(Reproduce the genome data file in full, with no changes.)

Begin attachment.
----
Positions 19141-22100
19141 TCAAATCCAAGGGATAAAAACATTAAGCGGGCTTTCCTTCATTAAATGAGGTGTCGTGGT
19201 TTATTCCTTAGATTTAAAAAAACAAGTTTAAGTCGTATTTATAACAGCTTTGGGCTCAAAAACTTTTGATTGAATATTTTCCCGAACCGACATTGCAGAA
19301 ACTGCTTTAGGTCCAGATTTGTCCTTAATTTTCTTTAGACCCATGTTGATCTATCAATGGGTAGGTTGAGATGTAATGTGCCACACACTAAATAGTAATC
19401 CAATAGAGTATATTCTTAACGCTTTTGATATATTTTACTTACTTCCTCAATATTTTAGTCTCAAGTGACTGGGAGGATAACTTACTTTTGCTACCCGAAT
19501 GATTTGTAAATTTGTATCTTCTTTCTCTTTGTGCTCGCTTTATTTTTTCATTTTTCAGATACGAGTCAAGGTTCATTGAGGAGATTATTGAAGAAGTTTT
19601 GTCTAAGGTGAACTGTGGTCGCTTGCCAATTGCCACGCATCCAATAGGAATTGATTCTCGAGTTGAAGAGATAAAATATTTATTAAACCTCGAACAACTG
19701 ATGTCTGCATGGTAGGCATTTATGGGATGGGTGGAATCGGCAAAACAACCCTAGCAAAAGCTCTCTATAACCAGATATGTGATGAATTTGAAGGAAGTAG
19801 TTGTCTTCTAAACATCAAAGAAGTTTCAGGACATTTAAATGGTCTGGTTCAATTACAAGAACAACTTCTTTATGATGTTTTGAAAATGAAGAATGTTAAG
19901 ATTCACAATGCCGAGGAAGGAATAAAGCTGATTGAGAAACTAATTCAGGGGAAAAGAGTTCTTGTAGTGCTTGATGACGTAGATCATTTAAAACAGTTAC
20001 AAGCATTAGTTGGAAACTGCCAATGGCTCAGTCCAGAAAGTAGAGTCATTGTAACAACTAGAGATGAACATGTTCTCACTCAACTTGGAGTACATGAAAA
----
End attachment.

Positions 19141-22100
19141 TCAAATCCAAGGGATAAAAACATTAAGCGGGCTTTCCTTCATTAAATGAGGTGTCGTGGT
19201 TTATTCCTTAGATTTAAAAAAACAAGTTTAAGTCGTATTTATAACAGCTTTGGGCTCAAAAACTTTTGATTGAATATTTTCCCGAACCGACATTGCAGAA
19301 ACTGCTTTAGGTCCAGATTTGTCCTTAATTTTCTTTAGACCCATGTTGATCTATCAATGGGTAGGTTGAGATGTAATGTGCCACACACTAAATAGTAATC
19401 CAATAGAGTATATTCTTAACGCTTTTGATATATTTTACTTACTTCCTCAATATTTTAGTCTCAAGTGACTGGGAGGATAACTTACTTTTGCTACCCGAAT
19501 GATTTGTAAATTTGTATCTTCTTTCTCTTTGTGCTCGCTTTATTTTTTCATTTTTCAGATACGAGTCAAGGTTCATTGAGGAGATTATTGAAGAAGTTTT
19601 GTCTAAGGTGAACTGTGGTCGCTTGCCAATTGCCACGCATCCAATAGGAATTGATTCTCGAGTTGAAGAGATAAAATATTTATTAAACCTCGAACAACTG
19701 ATGTCTGCATGGTAGGCATTTATGGGATGGGTGGAATCGGCAAAACAACCCTAGCAAAAGCTCTCTATAACCAGATATGTGATGAATTTGAAGGAAGTAG
19801 TTGTCTTCTAAACATCAAAGAAGTTTCAGGACATTTAAATGGTCTGGTTCAATTACAAGAACAACTTCTTTATGATGTTTTGAAAATGAAGAATGTTAAG
19901 ATTCACAATGCCGAGGAAGGAATAAAGCTGATTGAGAAACTAATTCAGGGGAAAAGAGTTCTTGTAGTGCTTGATGACGTAGATCATTTAAAACAGTTAC
20001 AAGCATTAGTTGGAAACTGCCAATGGCTCAGTCCAGAAAGTAGAGTCATTGTAACAACTAGAGATGAACATGTTCTCACTCAACTTGGAGTACATGAAAA